By S. J. Harrison
S. J. Harrison units out to cartoon one resolution to a key query in Latin literary heritage: why did the interval c.39-19 BC in Rome produce this type of wealthy variety of complicated poetical texts, certainly within the paintings of the recognized poets Vergil and Horace? Harrison argues that one critical point of this literary flourishing was once the way assorted poetic genres or types (pastoral, epic, tragedy, etc.) interacted with one another and that that interplay itself used to be a fashionable literary topic. He explores this factor heavily via distinctive research of passages of the 2 poets' works among those dates. Harrison opens with an overview of familiar idea historic and sleek as a foundation for his argument, suggesting how diverse poetic genres and their partial presence in one another might be detected within the Latin poetry of the 1st century BC.
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S. J. Harrison units out to comic strip one resolution to a key query in Latin literary historical past: why did the interval c. 39-19 BC in Rome produce this sort of wealthy variety of advanced poetical texts, mainly within the paintings of the recognized poets Vergil and Horace? Harrison argues that one relevant element of this literary flourishing used to be the best way varied poetic genres or forms (pastoral, epic, tragedy, and so forth.
The 1st entire learn of Roman verse satire to seem for the reason that 1976 offers a clean and fascinating survey of the sector. instead of describing satire's heritage as a chain of discrete achievements, it relates these achievements to each other in this type of manner that, within the move from Lucilius, to Horace, to Persius, to Juvenal, we're made to feel, and spot played, the expanding strain of imperial oversight in historical Rome.
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Additional info for Generic Enrichment in Vergil and Horace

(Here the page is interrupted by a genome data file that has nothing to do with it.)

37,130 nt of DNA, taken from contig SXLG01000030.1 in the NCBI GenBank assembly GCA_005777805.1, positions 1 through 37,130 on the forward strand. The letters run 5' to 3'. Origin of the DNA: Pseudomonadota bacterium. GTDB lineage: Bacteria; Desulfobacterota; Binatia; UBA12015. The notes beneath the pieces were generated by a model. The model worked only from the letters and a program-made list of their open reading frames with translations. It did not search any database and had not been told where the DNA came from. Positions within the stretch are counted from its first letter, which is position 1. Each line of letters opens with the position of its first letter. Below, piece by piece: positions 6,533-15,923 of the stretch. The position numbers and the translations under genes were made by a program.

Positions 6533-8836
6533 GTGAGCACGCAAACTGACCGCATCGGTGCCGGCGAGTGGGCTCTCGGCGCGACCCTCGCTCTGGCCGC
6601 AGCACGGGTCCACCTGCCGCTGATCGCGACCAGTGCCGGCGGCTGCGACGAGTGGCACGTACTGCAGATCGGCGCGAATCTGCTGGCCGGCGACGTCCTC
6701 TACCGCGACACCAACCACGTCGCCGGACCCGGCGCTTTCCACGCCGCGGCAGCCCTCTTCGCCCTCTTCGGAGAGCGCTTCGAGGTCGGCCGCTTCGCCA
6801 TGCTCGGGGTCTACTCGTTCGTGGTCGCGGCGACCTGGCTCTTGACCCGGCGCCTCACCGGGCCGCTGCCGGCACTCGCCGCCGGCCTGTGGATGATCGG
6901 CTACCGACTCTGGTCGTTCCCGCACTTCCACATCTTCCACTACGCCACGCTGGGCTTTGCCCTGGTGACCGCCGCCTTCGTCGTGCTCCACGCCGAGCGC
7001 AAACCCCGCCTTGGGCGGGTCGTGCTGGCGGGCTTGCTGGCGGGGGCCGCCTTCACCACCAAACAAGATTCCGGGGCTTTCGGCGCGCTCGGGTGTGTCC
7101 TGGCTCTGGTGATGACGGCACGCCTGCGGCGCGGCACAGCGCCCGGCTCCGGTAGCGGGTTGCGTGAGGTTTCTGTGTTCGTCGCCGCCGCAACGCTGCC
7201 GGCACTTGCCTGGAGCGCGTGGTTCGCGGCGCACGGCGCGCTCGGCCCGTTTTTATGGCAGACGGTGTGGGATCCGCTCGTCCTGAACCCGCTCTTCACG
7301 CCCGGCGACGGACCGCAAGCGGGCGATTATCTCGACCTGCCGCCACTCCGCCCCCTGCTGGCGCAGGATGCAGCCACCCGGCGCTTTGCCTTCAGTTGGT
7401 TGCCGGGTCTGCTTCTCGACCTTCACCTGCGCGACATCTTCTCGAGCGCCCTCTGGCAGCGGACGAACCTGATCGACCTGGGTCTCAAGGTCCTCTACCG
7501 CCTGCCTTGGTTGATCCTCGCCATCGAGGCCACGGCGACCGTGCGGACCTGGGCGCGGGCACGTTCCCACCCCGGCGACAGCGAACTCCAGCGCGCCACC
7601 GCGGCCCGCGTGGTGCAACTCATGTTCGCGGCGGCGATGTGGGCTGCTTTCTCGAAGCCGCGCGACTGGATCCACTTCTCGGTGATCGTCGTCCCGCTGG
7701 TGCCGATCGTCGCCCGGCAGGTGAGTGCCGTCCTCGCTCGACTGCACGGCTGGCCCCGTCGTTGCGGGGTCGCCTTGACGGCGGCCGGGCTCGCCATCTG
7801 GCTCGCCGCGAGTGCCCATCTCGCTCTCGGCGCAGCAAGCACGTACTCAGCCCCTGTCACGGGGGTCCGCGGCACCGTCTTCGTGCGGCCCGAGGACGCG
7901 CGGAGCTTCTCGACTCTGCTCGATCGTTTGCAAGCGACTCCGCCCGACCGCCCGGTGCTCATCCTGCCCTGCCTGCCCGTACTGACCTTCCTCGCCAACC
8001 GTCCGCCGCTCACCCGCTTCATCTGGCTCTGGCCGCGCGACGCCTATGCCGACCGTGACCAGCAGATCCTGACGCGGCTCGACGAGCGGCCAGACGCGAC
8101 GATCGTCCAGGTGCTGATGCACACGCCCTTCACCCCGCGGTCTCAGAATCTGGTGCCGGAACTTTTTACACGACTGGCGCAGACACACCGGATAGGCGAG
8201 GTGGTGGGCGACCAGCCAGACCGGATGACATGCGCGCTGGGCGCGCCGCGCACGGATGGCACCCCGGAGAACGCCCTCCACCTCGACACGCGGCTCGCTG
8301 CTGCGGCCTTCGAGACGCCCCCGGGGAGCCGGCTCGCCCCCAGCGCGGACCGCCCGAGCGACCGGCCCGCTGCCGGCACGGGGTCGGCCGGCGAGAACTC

But if anyone should read these lines too, entranced with love, all our tamarisks, Varus, our whole grove will sing of you; and no page is more pleasing to Apollo than that which begins with the name of Varus written. 33 Once again, as in Eclogue 4, the politically motivated praise of an individual can be accommodated within the pastoral frame. This generic manipulation here takes place in the context of an element of generic enrichment. 6–13. See Nisbet (1995: 411–12) for some suggestions. See Wilkinson (1966); Winterbottom (1976).
30 Introduction Liberum et Musas Veneremque et illi semper haerentem puerum canebat et Lycum nigris oculis nigroque crine decorum. Come, my lyre, utter a Latin song, you who were Wrst played by that citizen of Lesbos, who, though ferocious in war, yet amidst Wghting, or whether he had moored his storm-tossed ship on the wet shore, used to sing of Bacchus and the Muses, and Venus and the boy that always clings to her, and Lycus, handsome with his dark eyes and dark hair. Here once again the identifying allusion is indirect, with Alcaeus named toponymically through the reference to his native island of Lesbos, though the list of poetic subjects which follows (politics, symposium, love) clearly identiWes Alcaeus as the individual intended (as well as marking out his thematic similarity to Horace’s own lyrics).
11–14: cave, cave, namque in malos asperrimus parata tollo cornua, qualis Lycambae spretus inWdo gener aut acer hostis Bupalo. Beware, beware, for it is against villains that I am most rough and raise my horns at the ready, just like the son-in-law spurned by faithless Lycambes or the Werce enemy of Bupalus. Here the allusions are to Archilochus and to Hipponax, but once again made in an indirect manner which resembles that of the toponym: each of the two iambists is deWned by the name of his main victim (Lycambes for Archilochus, Bupalus for Hipponax).